I will still, of course, be rolling on a PvE server if those are available.
Speaking of, I already pre-ordered. That’s not something I do but Amazon offers 20% off preorders, and more crucially, preordering grants access to the beta. Member of Press©, and all that, right?
So we’ll see how things go soon.
So, I’m browsing Reddit and I come across a GIF from the latest one, and decide to read the post before actually watching the new E3 video. And the comments… dear god, the comments…
Can someone plz tell us what’s happening?
Japanese people are weird and tell weird stories
Source: I have played some videogames before
Wait, the babys head went downwards like a somersault, but then the butt shows up in traditional “mooning” orientation, how did he do that?
Watch it in slowmo, as his head disappears you can see him start to rotate.
Dude. I’m not watching this in slowmo. I don’t even want to see it at regular speed.
They’ve released plenty of trailers by now and gameplay, and I still have no idea what the fuck this game is about or what is it you’re really doing in the game.
Probably survival game with a bit of rpg elements. You are like a courier who delivers some stuff in that big box. Then you are recruited by that woman to probably get know know what is that stuff in the box. The game theme is about the damaged enviroments where the ‘timefall’ rain has some toxicated substance that causes living organism to age rapidly fast (notice the grass/flower when norman reedus walks under the rain) For now we know there are invisible creatures in the rain and if they eat/kill you, there is some lore-related mechanics that governs respawn system (create a crater area as in the trailer says). Some also speculates that the fetus that he carries is actually a clone of himself, and can turn into his adult self rapidly fast incase he/the player dies.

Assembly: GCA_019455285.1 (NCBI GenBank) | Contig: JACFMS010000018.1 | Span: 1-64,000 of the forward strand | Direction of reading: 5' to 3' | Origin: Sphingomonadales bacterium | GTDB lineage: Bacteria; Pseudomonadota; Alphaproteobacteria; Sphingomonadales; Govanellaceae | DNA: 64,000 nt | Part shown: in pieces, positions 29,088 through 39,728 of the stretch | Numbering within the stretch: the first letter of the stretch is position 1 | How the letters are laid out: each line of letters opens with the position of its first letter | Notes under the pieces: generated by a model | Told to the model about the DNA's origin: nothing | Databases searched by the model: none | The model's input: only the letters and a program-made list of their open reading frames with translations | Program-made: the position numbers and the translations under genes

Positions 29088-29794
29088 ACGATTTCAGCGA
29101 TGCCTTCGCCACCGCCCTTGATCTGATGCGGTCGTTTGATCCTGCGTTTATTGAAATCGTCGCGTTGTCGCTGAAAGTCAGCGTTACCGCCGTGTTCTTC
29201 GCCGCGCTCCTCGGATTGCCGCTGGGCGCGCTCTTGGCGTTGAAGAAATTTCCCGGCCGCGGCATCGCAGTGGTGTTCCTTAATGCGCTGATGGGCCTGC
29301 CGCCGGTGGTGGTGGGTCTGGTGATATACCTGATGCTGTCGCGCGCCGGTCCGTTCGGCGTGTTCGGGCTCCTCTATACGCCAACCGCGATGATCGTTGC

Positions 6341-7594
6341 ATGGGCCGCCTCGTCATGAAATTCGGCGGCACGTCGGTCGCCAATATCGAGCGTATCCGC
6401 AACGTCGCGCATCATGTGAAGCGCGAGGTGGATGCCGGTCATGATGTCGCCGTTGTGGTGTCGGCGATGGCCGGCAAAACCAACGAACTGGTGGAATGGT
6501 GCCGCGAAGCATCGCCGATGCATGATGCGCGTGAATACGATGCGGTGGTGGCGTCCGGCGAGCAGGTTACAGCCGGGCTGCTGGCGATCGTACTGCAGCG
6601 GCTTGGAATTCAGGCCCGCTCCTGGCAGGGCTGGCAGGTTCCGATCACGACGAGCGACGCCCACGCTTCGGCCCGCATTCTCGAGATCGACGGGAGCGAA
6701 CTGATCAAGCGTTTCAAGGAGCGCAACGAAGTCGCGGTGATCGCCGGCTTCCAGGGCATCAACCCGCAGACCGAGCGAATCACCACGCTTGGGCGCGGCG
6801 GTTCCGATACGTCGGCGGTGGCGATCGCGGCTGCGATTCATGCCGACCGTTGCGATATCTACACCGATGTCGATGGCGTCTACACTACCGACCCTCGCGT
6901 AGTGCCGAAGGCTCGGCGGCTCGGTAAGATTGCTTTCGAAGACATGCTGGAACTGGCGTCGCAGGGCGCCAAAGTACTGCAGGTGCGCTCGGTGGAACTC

Ohh, so he carries a clone of himself so that when he gets accelerated there’s another one of him to take his place? That makes sense now.
I mean, I guess.
The phrasing I have heard is that Kojima’s goal is “to do for horror games, what Metal Gear Solid did for stealth games.” Based on his stated goals with the Metal Gear series and the E3 trailer for this game (which I did end up watching), that may be “run away from the monsters instead of shooting them.” That said, it’s 2018, and there have been many, many of those sort of games for years. Hell, I remember playing Clock Tower and running away from a dude with giant scissors back in 1996.
Or maybe the game is a big meta-commentary on the wastefulness and drudgery we generate from ordering everything on Amazon Prime. I once used the Prime Now feature to have someone deliver milk to my front door within 2 hours because I didn’t feel like putting on pants. Maybe we’re the invisible time monsters that leave craters everywhere! /thinking
Regardless, I’m all for these weird-ass games that push the envelope. Bring it on, Kojima!
First up, everything that Jason Schreier from Kotaku reported was true: Fallout 76 is an online survival RPG. Second, my Concern Meter has been dialed to 11 since the E3 presentation.
As I said before, I am all onboard with a Fallout survival game. Exploring the wasteland and looting all the things consists of about 80% of my gameplay in this series, and I am currently on an extreme survival game kick the likes of which I have not experienced since my high school JRPG days. All of that sounds fantastic to me.
What was considerably less fantastic was this bit: